An update to the SF86 is arriving this week, and one of the changes is a clarification that when the SF86 asks about illegal drug use, it defines legal drug use by federal law. That means if you’re an individual who has used ‘legalized’ marijuana in a state such as Colorado or Washington, you still need to list it on your SF86, and it still will be used as a criteria for determining your access to classified information.
What does that mean for millennials who have grown up with legalized drug use? Kimberley Berlin is a licensed clinical social worker and certified substance abuse counselor. She has done literally thousands of evaluations of millennials involved with substances. She’s discovered unique trends based on typical millennial drug use that may make mitigating past drug use easier.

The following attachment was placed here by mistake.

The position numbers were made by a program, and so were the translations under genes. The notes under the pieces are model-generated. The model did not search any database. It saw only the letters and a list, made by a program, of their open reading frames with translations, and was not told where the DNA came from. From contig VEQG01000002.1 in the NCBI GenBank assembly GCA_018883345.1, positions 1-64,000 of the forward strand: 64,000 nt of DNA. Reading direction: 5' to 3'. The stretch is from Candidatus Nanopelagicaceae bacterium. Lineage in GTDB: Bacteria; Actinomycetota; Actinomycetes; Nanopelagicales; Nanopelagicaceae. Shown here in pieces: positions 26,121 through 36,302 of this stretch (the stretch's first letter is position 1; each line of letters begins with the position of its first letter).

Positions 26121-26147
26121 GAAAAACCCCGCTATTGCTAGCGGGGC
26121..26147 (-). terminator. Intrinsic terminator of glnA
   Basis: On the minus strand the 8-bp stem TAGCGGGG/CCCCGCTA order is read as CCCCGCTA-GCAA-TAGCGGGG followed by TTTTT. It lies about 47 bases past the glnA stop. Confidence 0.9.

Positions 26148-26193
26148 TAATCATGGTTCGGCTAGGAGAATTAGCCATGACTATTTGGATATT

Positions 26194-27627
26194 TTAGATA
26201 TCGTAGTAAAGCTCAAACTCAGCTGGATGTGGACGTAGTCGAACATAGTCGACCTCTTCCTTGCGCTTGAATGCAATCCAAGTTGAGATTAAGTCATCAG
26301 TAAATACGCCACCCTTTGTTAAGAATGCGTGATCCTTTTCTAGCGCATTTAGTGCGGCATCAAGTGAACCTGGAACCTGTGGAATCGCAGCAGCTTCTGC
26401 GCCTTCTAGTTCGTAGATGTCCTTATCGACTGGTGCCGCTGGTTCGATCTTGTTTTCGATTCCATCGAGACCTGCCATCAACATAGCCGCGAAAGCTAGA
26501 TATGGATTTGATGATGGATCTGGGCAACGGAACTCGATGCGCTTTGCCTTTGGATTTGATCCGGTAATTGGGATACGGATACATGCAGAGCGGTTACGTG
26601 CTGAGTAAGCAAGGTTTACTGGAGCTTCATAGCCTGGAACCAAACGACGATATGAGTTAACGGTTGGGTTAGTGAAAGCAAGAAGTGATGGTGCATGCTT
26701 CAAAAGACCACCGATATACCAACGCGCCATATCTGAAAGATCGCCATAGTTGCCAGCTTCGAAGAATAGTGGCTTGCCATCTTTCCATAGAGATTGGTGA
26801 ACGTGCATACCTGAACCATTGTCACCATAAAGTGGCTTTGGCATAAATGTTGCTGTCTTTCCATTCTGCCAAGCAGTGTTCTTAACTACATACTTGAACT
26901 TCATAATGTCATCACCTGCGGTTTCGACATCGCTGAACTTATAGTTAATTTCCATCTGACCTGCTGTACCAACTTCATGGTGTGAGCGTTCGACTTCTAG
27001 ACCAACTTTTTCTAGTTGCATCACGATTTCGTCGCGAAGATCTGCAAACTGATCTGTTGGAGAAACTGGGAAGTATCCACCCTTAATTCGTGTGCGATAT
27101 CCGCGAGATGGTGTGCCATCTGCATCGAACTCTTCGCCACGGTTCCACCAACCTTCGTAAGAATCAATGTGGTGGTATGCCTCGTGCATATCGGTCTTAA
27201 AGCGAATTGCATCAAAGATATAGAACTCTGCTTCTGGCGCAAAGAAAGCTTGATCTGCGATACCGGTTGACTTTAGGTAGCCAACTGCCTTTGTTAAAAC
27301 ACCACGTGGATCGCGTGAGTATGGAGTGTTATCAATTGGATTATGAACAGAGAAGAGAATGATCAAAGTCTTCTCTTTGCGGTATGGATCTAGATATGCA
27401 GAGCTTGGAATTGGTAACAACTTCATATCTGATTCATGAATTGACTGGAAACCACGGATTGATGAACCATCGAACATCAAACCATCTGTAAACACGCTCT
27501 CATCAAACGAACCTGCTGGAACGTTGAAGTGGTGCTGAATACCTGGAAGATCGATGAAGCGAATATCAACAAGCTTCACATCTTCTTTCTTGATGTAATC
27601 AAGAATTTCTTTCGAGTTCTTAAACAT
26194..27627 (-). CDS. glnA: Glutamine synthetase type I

“Millennials are an entirely different cohort,” said Berlin. “These guys are really focused. They don’t look like it on the outside, they don’t present like that in college. But once they get their teeth into the realization, the understanding, the determination if you will, that they know the kind of work they want to do, it suddenly comes together for them as a possibility and trajectory, they change their behavior in radical ways.”
The widespread legalization of marijuana is a critical factor for millennials. In the past five years a series of states have legalized marijuana. Generational and societal perceptions of marijuana are a critical element of millennial drug use.
“They’ve grown up with states making marijuana legal,” said Berlin. “A lot of their predecessors…their parents perhaps used. They don’t see this, in their world…as the gateway drug.”
She sees experimentation as a frequent factor in millennial marijuana use. That means millennials are more likely to see drug use as no big deal, and are also more likely to readily give it up if they have a reason to do so.